|Permissions Required||Administrator, SYSTEM|
|Data Sources||API monitoring, Binary file metadata, DLL monitoring, File monitoring, Loaded DLLs, Process Monitoring|
|Contributors||Scott Lundgren, @5twenty9, Carbon Black|
The Windows Time service (W32Time) enables time synchronization across and within domains.1 W32Time time providers are responsible for retrieving time stamps from hardware/network resources and outputting these values to other network clients.2
Time providers are implemented as dynamic-link libraries (DLLs) that are registered in the subkeys of
HKEY_LOCAL_MACHINE\System\CurrentControlSet\Services\W32Time\TimeProviders\.2 The time provider manager, directed by the service control manager, loads and starts time providers listed and enabled under this key at system startup and/or whenever parameters are changed.2
Adversaries may abuse this architecture to establish Persistence, specifically by registering and enabling a malicious DLL as a time provider. Administrator privileges are required for time provider registration, though execution will run in context of the Local Service account.3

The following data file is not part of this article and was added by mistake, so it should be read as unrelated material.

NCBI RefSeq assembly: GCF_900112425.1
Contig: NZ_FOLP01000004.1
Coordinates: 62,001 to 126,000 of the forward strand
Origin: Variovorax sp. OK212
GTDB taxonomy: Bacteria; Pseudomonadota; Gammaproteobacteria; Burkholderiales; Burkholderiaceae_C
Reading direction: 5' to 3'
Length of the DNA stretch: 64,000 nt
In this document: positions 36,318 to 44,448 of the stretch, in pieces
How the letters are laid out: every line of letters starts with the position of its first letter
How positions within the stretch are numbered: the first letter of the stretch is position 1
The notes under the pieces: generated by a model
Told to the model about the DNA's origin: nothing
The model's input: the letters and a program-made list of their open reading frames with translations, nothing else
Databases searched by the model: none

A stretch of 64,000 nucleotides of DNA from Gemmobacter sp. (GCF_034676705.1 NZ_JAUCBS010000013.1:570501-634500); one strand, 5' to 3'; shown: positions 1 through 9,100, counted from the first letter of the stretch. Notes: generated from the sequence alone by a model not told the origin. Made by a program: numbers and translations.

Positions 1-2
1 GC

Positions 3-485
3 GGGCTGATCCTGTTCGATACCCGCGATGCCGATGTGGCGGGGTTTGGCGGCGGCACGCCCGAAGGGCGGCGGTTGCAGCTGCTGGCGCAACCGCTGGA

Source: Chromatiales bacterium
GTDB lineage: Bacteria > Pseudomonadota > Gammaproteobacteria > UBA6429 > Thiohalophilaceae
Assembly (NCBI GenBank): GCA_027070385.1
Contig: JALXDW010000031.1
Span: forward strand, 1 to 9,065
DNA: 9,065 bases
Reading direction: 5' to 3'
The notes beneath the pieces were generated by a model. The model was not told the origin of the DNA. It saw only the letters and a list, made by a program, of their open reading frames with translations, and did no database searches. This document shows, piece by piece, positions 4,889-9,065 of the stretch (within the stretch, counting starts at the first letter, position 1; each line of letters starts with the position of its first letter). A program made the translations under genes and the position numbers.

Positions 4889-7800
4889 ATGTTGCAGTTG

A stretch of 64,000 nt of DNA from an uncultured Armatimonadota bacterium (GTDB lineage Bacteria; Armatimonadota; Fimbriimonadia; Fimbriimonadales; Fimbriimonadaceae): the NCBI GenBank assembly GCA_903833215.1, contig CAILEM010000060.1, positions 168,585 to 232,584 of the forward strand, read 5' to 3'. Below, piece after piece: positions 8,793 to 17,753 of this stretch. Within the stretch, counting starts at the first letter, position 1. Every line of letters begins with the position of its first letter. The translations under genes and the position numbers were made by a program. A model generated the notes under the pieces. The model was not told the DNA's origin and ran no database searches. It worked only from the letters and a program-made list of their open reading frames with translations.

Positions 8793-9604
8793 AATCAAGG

Consider using Group Policy to configure and block subsequent modifications to W32Time parameters.7
Baseline values and monitor/analyze activity related to modifying W32Time information in the Registry, including application programming interface (API) calls such as RegCreateKeyEx and RegSetValueEx as well as execution of the W32tm.exe utility.7 There is no restriction on the number of custom time providers registrations, though each may require a DLL payload written to disk.3
The Sysinternals Autoruns tool may also be used to analyze auto-starting locations, including DLLs listed as time providers.8
- Microsoft. (2018, February 1). Windows Time Service (W32Time). Retrieved March 26, 2018.
- Microsoft. (n.d.). Time Provider. Retrieved March 26, 2018.
- Lundgren, S. (2017, October 28). w32time. Retrieved March 26, 2018.
- Beechey, J. (2010, December). Application Whitelisting: Panacea or Propaganda?. Retrieved November 18, 2014.
- Tomonaga, S. (2016, January 26). Windows Commands Abused by Attackers. Retrieved February 2, 2016.
- NSA Information Assurance Directorate. (2014, August). Application Whitelisting Using Microsoft AppLocker. Retrieved March 31, 2016.
- Mathers, B. (2017, May 31). Windows Time Service Tools and Settings. Retrieved March 26, 2018.
- Russinovich, M. (2016, January 4). Autoruns for Windows v13.51. Retrieved June 6, 2016.